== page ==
|Funding for:||International Students|
|Funding amount:||Not Specified|
|Placed On:||28th February 2019|
|Closes:||28th May 2019|
The development of artificial leaves is crucial to exploit the solar energy and meet the increasing population energy demand, which is rising 10% per year. In line with this, this project aims to develop efficient artificial leaves to make chemical fuels from sunlight. It will cover photocatalysis with powder nanomaterials or photoelectrochemistry with engineered photoelectrodes. The PhD objective will be to use sunlight to split H2O into hydrogen (and oxygen) and/or photoreduce CO2 with H2O to carbon-based fuels such as methanol, methane and carbon monoxide. The student will work with a multidisciplinary team embracing a wide range of expertise in chemistry, materials science, and chemical engineering. He/she will develop novel wet-chemistry methods for the preparation of photocatalytic nanomaterials, in order to maximise their properties and performance. The candidate will exploit the use of novel nanomaterials such as graphene oxide, halide perovskites, and others for the formation of photocatalysts and photoelectrodes. Extended physico-chemical characterisation with FTIR, XRD, UV-Vis, EXAFS, SEM, TEM and photocatalytic and photoelectrochemical tests will be carried out to relate the performance of the nanomaterials to their properties.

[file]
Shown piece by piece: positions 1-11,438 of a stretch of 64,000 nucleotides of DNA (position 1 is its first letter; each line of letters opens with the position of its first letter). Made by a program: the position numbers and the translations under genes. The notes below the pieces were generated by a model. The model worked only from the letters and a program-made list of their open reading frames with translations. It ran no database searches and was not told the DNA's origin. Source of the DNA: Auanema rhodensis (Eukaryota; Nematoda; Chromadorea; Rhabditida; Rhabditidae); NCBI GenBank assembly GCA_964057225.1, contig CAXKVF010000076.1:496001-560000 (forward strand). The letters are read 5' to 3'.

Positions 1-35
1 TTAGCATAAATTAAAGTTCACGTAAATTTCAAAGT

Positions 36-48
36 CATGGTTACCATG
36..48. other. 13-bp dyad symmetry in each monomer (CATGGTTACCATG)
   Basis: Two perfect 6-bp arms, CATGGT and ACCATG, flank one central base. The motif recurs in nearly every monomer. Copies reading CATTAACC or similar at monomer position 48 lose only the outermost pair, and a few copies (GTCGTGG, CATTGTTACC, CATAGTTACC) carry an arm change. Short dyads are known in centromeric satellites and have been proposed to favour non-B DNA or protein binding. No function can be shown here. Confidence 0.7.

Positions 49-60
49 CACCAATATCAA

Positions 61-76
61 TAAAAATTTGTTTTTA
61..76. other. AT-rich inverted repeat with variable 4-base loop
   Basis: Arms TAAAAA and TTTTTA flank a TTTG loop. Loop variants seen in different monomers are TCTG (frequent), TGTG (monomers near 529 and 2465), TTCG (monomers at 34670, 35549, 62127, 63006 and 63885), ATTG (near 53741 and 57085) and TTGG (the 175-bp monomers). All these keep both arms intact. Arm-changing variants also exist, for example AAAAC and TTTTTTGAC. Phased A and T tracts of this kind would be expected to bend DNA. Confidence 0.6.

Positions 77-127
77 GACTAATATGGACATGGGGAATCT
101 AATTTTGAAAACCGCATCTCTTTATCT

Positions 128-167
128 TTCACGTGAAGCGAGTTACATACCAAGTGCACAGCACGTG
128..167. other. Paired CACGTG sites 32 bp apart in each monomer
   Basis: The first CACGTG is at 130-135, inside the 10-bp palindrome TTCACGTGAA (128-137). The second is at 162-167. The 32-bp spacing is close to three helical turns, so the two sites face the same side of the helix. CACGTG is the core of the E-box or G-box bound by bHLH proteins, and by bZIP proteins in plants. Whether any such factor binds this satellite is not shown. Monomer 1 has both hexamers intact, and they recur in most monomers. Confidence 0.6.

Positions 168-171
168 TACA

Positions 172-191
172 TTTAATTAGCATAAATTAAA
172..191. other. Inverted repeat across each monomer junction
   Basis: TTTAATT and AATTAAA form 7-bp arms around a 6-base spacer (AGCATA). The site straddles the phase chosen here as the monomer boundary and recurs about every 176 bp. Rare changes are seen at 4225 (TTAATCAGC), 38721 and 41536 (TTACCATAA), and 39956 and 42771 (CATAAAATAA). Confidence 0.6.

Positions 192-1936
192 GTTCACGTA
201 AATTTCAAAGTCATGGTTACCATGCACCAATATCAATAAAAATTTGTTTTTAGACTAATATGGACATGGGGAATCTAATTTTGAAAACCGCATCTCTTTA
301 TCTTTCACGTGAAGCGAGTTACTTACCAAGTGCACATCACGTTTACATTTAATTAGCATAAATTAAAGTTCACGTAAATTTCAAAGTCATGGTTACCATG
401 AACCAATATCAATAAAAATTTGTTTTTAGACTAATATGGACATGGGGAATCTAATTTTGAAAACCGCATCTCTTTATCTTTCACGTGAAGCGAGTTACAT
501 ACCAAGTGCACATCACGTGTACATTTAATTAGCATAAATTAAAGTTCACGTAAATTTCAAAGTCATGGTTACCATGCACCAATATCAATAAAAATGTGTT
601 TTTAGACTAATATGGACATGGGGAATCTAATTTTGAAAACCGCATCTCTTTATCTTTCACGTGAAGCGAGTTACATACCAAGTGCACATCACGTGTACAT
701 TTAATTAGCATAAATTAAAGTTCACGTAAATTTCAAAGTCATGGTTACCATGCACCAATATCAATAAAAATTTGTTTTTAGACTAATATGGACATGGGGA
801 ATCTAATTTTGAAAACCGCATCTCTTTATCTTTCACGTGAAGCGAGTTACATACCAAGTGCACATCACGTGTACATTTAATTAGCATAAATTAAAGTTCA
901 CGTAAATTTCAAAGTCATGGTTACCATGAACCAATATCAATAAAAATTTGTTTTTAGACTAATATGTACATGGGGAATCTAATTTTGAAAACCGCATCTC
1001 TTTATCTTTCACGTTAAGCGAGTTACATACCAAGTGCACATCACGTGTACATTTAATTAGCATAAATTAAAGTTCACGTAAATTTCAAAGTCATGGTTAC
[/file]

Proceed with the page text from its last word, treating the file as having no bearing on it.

This project will be based in the group of Dr. Salvador Eslava in the Department of Chemical Engineering at University of Bath. This Department is top 4 in the UK for Chemical Engineering (The Times) and obtained 2nd best overall student satisfaction (National Student Survey). Collaboration will be kept with colleagues at University of Bath (the Department of Chemistry). Finally, the candidate will be part of the UK Solar Fuels Network, funded by EPSRC, which will provide further opportunities for attending international conferences and disseminating his/her research.
The PhD project will achieve important advances in artificial photosynthesis, exploiting the solar energy and providing clean solar fuels to be readily used as feedstocks in our existing technologies (the industry of fertilisers, plastics, pharmaceuticals or synthetic fuels for transport). In parallel, it will advance in the utilisation of CO2, offering strategies to decrease the high levels of atmospheric CO2 causing global warming.
Students should have a First class honours degree (or equivalent) in chemistry, materials science, chemical engineering or other suitable subject. Experience in catalysis, inorganic synthesis, reaction engineering, and computer simulations is desirable. The PhD project involves laboratory work. English language requirements must be satisfied.
For this project, we only have funding available for consumables and characterisation facilities. Therefore, we are looking for applicants with scholarships or with the intention to apply for scholarships from funding bodies external to the University of Bath.
Further information and entry requirements can be found on
If interested, please send an email to Dr. Salvador Eslava with CV and transcript details (S.Eslava @ bath.ac.uk). Academic references will be required
Type / Role: